The best time to prepare your personal emergency plan and make sure it is up to date is before you need it. Here in Florida, we often focus on hurricane preparation but wildfires are also a frequent threat. Preparation doesn’t have to be complicated. Here are three steps to prepare for common emergencies:
Wildfire planning starts with prevention. As a homeowner, you can take precautions to ensure you do not contribute or encourage fires. The Division of Forestry offers a brochure detailing suggestions and tips for prevention by homeowners, communities and organizations. They suggest three simple things you should do to increase the odds your home will survive a wildfire:
- Clean your roof and gutters.
- Clean around the sides of your home.
- Keep the area within 30 feet of your home mowed, picked up, and watered within water management guidelines.
Hurricanes can last for days, pounding Florida with rain, flooding low-lying areas, and spinning off tornadoes. If the hurricane reaches land, it brings with it a storm surge, destroying coastal areas.
- Measure and cut plywood or window coverings. Test fit and label before storing.
- Hurricanes can knock out power. Store extra fuel and keep it fresh during hurricane season.
- Keep 4-5 days worth of food and 1 gallon of water per person per day.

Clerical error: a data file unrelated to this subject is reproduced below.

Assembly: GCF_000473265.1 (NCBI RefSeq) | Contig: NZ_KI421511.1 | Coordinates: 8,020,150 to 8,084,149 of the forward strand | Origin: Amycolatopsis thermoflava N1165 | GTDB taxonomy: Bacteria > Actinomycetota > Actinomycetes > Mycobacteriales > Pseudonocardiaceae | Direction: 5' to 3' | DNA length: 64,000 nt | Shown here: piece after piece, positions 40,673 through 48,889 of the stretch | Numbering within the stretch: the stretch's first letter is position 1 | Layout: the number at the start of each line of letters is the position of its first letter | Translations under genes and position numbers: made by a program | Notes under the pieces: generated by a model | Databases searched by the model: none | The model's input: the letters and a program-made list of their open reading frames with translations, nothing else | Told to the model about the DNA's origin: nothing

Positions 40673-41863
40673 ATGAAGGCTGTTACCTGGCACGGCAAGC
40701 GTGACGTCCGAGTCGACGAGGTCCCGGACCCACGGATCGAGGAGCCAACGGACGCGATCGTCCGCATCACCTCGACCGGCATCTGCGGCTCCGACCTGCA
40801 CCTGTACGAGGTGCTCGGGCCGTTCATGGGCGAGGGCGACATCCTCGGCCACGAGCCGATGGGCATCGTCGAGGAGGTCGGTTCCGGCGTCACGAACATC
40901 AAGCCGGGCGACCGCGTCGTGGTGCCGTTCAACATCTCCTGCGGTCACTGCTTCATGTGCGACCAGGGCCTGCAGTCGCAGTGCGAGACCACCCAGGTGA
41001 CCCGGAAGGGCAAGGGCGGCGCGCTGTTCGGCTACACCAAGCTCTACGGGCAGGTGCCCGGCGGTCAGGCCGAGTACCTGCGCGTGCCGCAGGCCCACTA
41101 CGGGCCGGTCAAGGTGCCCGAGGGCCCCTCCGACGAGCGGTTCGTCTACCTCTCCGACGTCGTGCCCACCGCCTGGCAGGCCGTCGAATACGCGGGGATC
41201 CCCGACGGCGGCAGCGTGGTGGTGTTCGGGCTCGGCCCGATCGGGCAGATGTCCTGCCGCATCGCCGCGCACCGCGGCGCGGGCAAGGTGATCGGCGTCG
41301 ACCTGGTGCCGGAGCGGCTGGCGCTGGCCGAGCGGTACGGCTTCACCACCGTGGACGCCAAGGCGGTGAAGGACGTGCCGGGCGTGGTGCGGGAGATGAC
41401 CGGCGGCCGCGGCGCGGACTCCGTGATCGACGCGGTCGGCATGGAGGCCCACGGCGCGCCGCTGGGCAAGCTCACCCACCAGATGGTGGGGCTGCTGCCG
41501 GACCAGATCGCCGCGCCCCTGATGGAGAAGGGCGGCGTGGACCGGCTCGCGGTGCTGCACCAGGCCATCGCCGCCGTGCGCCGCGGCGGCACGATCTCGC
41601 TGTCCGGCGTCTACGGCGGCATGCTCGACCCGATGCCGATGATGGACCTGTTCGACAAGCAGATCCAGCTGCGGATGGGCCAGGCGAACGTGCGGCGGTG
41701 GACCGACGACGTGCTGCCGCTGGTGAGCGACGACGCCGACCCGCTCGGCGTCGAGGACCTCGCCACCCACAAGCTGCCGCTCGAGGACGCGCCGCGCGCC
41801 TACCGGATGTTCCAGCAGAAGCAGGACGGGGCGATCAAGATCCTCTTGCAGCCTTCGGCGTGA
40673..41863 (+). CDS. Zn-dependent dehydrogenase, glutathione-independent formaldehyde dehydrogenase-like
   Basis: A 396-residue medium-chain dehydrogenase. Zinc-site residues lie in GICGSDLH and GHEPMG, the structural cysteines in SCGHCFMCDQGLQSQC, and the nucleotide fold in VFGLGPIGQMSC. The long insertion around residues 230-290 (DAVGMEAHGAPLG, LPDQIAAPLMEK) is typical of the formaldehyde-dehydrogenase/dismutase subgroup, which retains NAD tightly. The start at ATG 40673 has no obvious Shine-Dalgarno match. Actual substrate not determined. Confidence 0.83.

While hyped by Hollywood, the spread of a communicable disease is probable in a international tourist destination such as Florida. With the lack of a cold war nuclear threat, the fear of cannibalism and disease has assumed the role of keeping people prepared and alert. A zombie apocalypse has become the metaphorical shorthand for disaster preparedness, but mostly for the flu season.
- Wash your hands often.
- If it’s wet, sticky, and not yours, don’t touch it.
- If you are feeling sick or have a fever, stay home.
While preparing any emergency preparedness plan for your family, a plan to evacuate should be included. The Florida Department of Transportation has a website that offers you all the resources for understanding the evacuation guidelines on Florida highways, including the details on the one-way evacuation methods used on several major corridors. The site details all routes that can be used in one-way evacuation routes so you can take that into consideration when planning your own route.
Plan to Meet Up
With any disaster, returning home may not be possible. Wildfires may cut off travel routes or block them with smoke. Hurricanes and tornadoes can force bridge closings and other detours. Even major vehicle pile ups can can rise to the level of a disaster. Have primary rally points with contingency plans ready.
The Florida Division of Emergency Management has a wealth of information if you are unsure of where to begin your emergency planning for your family.
- Do you have a stockpile of supplies to last your family 3-5 days?
- Do you have an emergency communications plan and contact lists?
- Do you have a safe place to meet up or evacuate to in the event of an emergency or natural disaster?
- Do you have provisions for your pets?
If you answered no to any of these questions, you should take a look at the Emergency Management website and begin improving your plan.
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